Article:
Sigma Life Science’s Sigma Advanced Genetic Engineering (SAGE) Labs, and Ekam Imaging are teaming up to develop a suite of preclinical services that will combine SAGE’s rat models of neurological disorders and Ekam’s functional magnetic resonance imaging (fMRI) technology. Sigma Life Sciences separately announced a deal with ADME/tox services firm Cyprotex, through which the latter will be able to offer its clients knockout transporter screening services utilizing Sigma’s CompoZr® zinc finger nuclease technology-based drug screening assays.

SAGE Labs’ rat models have been engineered to reflect patient-relevant mutations and exhibit relevant phenotypes. Through the collaboration with Ekam the models will be studied using Ekam’s fMRI technology, which can be used to provide detailed maps of a conscious animal’s brain activity, unlike other fMRI studies that require anesthetized, unconscious animals, the firms claim. “Probing the brain functions of a conscious animals…produces data that is much more representative of a potential therapy’s effect on human processes,” comments Mark Nedelman, president and CEO at Ekam.

Sigma and Ekam plan to launch services based on SAGE Labs’ neuroscience rat models in early 2013. Ekam is already using its technology to produce a detailed map of neural activity in SAGE Lab’s Pink1 gene knockout rat, which has been generated for the Michael J. Fox Foundation to model Parkinson’s disease, and exhibits delayed-onset motor deficits that mimic those of Parkinson’s disease in humans.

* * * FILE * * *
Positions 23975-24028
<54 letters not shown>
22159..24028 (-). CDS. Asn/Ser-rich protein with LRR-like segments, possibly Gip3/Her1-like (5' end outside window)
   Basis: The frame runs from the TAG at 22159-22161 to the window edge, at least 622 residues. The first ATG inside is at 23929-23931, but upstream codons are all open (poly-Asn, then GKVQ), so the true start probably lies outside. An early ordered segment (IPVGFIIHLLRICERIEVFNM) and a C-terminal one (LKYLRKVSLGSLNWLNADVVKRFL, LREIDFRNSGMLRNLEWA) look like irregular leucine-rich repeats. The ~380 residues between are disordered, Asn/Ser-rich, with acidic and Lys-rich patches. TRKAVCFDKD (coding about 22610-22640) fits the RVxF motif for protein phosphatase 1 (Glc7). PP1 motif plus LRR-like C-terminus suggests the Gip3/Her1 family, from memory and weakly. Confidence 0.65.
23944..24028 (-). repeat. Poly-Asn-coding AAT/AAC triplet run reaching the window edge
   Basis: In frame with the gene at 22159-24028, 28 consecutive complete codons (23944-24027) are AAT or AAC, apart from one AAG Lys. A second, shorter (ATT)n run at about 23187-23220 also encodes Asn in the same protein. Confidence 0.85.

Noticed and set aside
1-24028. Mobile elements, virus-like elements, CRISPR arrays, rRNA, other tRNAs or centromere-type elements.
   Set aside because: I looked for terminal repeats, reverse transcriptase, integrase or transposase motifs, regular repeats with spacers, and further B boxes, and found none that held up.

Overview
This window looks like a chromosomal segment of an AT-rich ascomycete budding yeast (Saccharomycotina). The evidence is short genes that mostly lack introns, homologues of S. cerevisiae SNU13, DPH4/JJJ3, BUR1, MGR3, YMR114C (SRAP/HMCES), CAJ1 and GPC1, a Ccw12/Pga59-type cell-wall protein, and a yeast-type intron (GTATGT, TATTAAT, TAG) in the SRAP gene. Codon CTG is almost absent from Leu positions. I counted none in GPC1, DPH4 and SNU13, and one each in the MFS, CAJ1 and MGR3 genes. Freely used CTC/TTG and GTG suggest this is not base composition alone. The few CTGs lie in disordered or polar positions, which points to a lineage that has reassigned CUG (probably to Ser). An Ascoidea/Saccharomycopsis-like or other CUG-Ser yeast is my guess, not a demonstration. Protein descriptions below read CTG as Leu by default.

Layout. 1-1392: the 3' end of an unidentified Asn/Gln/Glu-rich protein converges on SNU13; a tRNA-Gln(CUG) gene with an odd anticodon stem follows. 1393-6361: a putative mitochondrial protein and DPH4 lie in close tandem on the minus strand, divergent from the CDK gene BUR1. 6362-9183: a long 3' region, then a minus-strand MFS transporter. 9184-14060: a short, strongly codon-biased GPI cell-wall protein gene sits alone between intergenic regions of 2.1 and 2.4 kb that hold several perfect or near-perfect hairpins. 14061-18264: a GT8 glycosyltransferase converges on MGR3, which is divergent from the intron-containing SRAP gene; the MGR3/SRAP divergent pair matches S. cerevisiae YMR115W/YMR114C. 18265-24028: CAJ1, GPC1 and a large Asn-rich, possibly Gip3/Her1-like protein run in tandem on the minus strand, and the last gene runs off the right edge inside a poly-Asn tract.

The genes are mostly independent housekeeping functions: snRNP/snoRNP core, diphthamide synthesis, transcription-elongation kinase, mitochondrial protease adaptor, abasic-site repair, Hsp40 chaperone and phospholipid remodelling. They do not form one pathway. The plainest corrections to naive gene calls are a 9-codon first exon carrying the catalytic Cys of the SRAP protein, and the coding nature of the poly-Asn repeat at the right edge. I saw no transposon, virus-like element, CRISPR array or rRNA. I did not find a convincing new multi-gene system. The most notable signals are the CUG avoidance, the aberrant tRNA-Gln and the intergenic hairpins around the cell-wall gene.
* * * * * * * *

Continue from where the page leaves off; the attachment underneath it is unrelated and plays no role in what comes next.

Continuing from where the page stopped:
The license agreement between Cyprotex and Sigma represents the first nonexclusive deal signed by the latter for the CompoZr-based knockout transporter cell assay technology. “These novel assays are key products of our highly predictive suite of engineered cell lines and transgenic animal models,” remarks Paul Brooks, Ph.D., market segment manager for Sigma Life Sciences.

Cyprotex says the single and double functional knockout transporter services will allow it to offer clients specific, mechanistic assays to investigate the interaction of test compounds with MDR1 (P-gp), BCRP, and MRP2 transporters, without the use of chemical inhibitors that can interact with multiple transporters and produce an ambiguous representation of potential drug-drug interactions. 

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